The rise of the employee experience is the next topic human resources professionals should pay attention to and here’s why. Try this experiment. Go to LinkedIn and type in “Employee Experience” in the search bar. Last week I found:
- 1,850 people with “Employee Experience” in their title;
- 1,911 with “Employee Experience” in their profile;
- 2,220 jobs are available with the term “Employee Experience” in the title
- 3,890 results appear for LinkedIn posts with the term “Employee Experience”
- 6 groups with “Employee Experience” in the name- the most popular one has 879 members.
More and more HR professionals are changing their title to include this new term, and it seems to be senior HR leaders in reputable companies who are leading the way. Here are several examples:
- Donna Morris, EVP Customer and Employee Experience at Adobe
- Malcolm Berkley, Vice President, Global Employee Experience at UPS
- Angela Heyroth, Managing Director, Employee Experience at Charles Schwab
- Paul Davies, Employee Experience Leader at GE
- Ryan Miller, Senior Manager, HR Knowledge Management and Employee Experience at The Walt Disney Company
- Monika Fahlbusch, Chief Employee Experience Officer at BMC Software
- Shauna Cort, Employee Experience Program Manager at Tesla Motors
Is “Human Resources” old school?
When you think about it, “human resources” does sound like an antiquated and non-politically-correct term. Are employees really the company’s resources? “Human resources” is a corporate term to specify the different inputs needed for a company to produce a product or service. When viewed as a cog in the machine of corporate gains, “human resources” really doesn’t do an adequate job of describing employees. After all, companies are really made up of a group of people that produce value for customers. It’s your people that ultimately drive the company’s success.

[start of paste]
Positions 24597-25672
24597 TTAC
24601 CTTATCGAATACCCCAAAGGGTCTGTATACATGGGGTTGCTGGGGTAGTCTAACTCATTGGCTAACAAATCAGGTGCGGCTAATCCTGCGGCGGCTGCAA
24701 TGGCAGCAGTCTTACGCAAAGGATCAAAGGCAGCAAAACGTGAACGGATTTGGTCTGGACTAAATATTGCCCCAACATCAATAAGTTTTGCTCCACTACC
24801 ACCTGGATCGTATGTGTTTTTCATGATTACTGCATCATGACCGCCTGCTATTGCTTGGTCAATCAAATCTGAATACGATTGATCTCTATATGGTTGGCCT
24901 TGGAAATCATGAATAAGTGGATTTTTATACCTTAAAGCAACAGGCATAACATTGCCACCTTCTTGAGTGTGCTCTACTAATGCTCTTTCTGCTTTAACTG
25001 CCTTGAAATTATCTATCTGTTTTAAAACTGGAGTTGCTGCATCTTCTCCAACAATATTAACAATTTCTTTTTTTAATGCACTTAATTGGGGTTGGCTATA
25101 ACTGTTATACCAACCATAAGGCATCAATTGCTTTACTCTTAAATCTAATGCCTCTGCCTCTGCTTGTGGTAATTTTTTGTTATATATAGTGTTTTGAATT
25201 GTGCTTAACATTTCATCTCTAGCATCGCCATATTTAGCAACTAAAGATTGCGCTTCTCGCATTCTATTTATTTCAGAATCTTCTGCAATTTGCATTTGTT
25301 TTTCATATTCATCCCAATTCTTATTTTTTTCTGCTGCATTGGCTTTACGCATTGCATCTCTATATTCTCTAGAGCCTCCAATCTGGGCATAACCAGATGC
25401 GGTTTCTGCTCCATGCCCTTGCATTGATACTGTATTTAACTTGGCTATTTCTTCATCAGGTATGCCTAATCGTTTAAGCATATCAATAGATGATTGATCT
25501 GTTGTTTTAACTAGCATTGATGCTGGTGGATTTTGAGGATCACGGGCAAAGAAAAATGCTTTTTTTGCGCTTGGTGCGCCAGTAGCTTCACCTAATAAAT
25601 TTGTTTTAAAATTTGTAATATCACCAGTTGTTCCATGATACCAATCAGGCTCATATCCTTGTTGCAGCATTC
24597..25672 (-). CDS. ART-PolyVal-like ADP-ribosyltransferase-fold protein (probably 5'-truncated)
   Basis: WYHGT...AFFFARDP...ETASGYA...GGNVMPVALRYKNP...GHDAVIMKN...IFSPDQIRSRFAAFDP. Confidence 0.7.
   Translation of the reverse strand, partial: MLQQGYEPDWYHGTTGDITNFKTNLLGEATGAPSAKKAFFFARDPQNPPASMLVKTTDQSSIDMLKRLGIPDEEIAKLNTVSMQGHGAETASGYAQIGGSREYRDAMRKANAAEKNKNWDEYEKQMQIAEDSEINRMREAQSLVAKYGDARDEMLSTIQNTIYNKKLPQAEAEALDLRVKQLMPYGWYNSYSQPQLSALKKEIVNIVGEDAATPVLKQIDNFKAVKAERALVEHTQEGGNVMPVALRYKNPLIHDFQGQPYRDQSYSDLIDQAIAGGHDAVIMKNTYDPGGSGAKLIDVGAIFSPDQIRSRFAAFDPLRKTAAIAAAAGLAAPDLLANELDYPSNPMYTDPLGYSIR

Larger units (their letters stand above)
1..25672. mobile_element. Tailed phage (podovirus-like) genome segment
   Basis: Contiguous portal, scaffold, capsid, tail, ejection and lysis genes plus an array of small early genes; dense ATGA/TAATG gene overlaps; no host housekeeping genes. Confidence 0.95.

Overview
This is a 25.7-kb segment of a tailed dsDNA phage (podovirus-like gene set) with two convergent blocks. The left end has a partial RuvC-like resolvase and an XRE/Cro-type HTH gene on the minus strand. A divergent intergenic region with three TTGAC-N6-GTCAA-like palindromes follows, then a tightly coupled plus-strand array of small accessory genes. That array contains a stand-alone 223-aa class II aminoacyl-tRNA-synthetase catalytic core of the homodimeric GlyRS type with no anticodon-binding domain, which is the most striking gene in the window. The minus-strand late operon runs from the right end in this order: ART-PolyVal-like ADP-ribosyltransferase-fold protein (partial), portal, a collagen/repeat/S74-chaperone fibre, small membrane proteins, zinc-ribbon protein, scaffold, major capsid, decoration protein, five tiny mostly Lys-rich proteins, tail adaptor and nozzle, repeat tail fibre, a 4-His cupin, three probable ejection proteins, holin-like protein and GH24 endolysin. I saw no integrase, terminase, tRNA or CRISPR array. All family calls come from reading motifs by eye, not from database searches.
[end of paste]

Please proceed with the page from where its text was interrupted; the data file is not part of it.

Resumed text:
“Employee experience” is trending
Google has a nifty tool to show how popular a term is on the search engine. Google Trends allows you to see the relative interest in a term over the past five years. If you do a search on Google Trends for the term “Employee Experience,” you will see a 140% increase in interest by comparing the average popularity value of 35 in 2011 to 85 towards the end of 2016.
Google’s description of “interest over time” is a little tricky. Google explains: “Numbers represent search interest relative to the highest point on the chart for the given region and time. A value of 100 is the peak popularity for the term. A value of 50 means that the term is half as popular. Likewise, a score of 0 means the term was less than 1% as popular as the peak.”
If you compare interest in “Employee Engagement” you will see that “Employee Experience” has a ways to go to catch up. Nevertheless, the trend in interest for “Employee Experience” is still climbing.
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What is the employee experience?
Simply put, the employee experience is the sum of the various perceptions employees have about their interactions with the organization in which they work. These perceptions drive how employees feel about their work and how much effort they put into their job. The employee experience determines how effective your company is at attracting, retaining, and engaging your workforce.
The employee experience revolution
Are we in the middle of a major shift in mindset when it comes to employees? I hope so. As the global economy grows and competition becomes more intense, the war for talent will only become harder. Attracting, retaining, and engaging top talent will be the key advantage successful companies use to win in this era, and it all starts with creating an amazing employee experience.
Question: If you are in HR, will you be replacing “human resources” with “employee experience” in your title? Did you do so already? Why?
This article originally appeared on the DecisionWise blog.